Published in Dawn
There was, some time ago, an archbishop that said, ‘I cannot say that I know much about the law, having been far more interested in justice.’
To hear William Temple today, some lawyers might go into a tizzy. Yet there’s always been a tension between law and justice – between what is, and what cannot be.
That tension also creeps into the appointments of the men and women charged with justice. The recent hubbub around the elevation of judges to the Supreme Court – and the resulting debate between this writer’s seniors at the bar – is a case in point.
History, too, is in play. When a land is mostly ruled by field marshals or feudal barons, it’s extra important for qazis to be clean, competent, and morally independent: justice being high in demand and low in supply.
But the current question – whether judges of the High Court should be favoured for the Supreme Court based on seniority alone – needn’t detain us this long. The answer is no.
One brilliant legal eagle cited Justice Holmes on the matter: ‘The life of the law has not been logic. It has been experience.’ Yet neither logic nor experience tell us that judges should be elevated based on whether they were born in January or July, or took oath in April or December.
Best to start, then, with the elephant in the room: the growing dread that there’s more to all this than meets the eye. ‘Whispers abound,’ wrote one senior counsel in another paper, about elevations being ‘part of a court-packing campaign for a so-called curative review in a case involving the judiciary.’
If this is true, this debate means nothing – since whether one favours seniority or merit would be solely driven by what outcome they wish to see in one particular case. If this is untrue, as one can only hope, their Lordships must root out any cause for such whispers altogether.
To turn to the question itself: the main reason seniority isn’t the basis for elevation to the Supreme Court is because the law just doesn’t say so. Article 177 of the Constitution, which governs such appointments, doesn’t mention seniority. It doesn’t even mention a minimum age (unlike for High Court judges, who must be 45).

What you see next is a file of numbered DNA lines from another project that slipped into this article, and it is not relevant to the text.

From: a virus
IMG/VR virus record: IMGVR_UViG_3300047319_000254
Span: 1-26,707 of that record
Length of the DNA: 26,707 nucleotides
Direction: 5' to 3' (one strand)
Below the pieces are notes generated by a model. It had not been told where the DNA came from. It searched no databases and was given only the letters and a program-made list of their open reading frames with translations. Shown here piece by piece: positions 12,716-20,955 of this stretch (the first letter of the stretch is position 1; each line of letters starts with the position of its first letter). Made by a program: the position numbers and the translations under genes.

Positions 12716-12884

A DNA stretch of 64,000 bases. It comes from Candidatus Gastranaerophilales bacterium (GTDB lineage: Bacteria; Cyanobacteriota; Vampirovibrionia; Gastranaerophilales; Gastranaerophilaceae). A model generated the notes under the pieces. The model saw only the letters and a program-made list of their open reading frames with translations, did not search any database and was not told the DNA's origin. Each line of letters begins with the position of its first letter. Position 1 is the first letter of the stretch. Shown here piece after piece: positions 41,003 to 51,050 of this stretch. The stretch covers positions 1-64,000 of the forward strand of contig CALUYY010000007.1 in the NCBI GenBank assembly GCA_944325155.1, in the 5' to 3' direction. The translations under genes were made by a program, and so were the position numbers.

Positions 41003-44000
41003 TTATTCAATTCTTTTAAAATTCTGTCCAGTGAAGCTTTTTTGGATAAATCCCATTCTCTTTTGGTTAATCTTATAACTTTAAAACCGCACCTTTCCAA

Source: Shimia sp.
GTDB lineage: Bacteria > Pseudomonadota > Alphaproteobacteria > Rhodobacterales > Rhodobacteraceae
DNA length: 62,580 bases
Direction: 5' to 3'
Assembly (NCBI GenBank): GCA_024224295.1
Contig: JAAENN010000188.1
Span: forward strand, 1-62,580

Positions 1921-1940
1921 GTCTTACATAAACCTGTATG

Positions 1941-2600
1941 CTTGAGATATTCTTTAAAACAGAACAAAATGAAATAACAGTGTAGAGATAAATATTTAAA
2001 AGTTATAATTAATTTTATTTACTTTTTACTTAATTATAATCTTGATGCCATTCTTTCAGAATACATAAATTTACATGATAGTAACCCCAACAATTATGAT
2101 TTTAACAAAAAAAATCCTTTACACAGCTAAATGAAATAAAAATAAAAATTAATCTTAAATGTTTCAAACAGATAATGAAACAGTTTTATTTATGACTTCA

Nor does parliament. In the half-century since we’ve had our Constitution, our lawmakers never tweaked Article 177 to include ‘seniority’ (unlike, say, Article 180, which used to require acting Chief Justices of Pakistan to be senior-most). That Article 177 is silent on the matter isn’t a coincidence.
It’s the same with judgments. Of the two landmark verdicts on judicial appointments – Al-Jehad and Malik Asad Ali – neither dub seniority the basis for elevation. Quite the contrary: the Court already held in Supreme Court Bar Association v. Federation that seniority doesn’t apply to appointments to the apex court.
One gentleman scholar called the Bar Association judgment intellectually dishonest. Another called it intellectually honest but factually dishonest. Honest or dishonest, intellectual or factual, it’s been around for two decades, has never been overturned, and remains the law of the land.
Since the law, the legislature, and the judgments in field are clear on the subject, we come to the second question: should seniority be made the rule anyway?
The answer is no again. The seniority principle came about to shield judges from the sun-king of the day, not to peg their appointments to how long they had sat in a chair. It makes sense to the extent of its current use: among already appointed peers on the Supreme Court and High Courts, where Chief Justices are first among equals.
In any event, an appointment to the Court is neither a transfer, nor a promotion. As has been said already, our judges aren’t bureaucrats, nor should they aspire to become the blind, fossilized elephant we call the civil service.
Others point to a lack of objective criteria for appointment, though they’ve yet to suggest a single criterion that’s convincing. They would nonetheless agree that no criteria should include date of birth or date of oath.
Yet others cite Muhammad Munir’s appointment as Chief Justice of Pakistan as a cautionary tale. This ignores the fact that Munir, destructive as he was, leapfrogged over judges of the Supreme Court, not the High Court – an impossibility today.
By the same logic, Pakistan’s most celebrated Chief Justices – from Cornelius to Tassaduq Hussain Jillani – would never have gotten the chance, having never been the most senior judges of their High Courts (ironically, Munir was).
Finally, this paper was correct to say we denied this country its first female jurist on the Court – Fakhrunissa Khokhar – by not following seniority. It would be worse still to follow seniority now, and deny the Court its first female jurist – Ayesha A. Malik – for another 74 years.
Let’s carry on.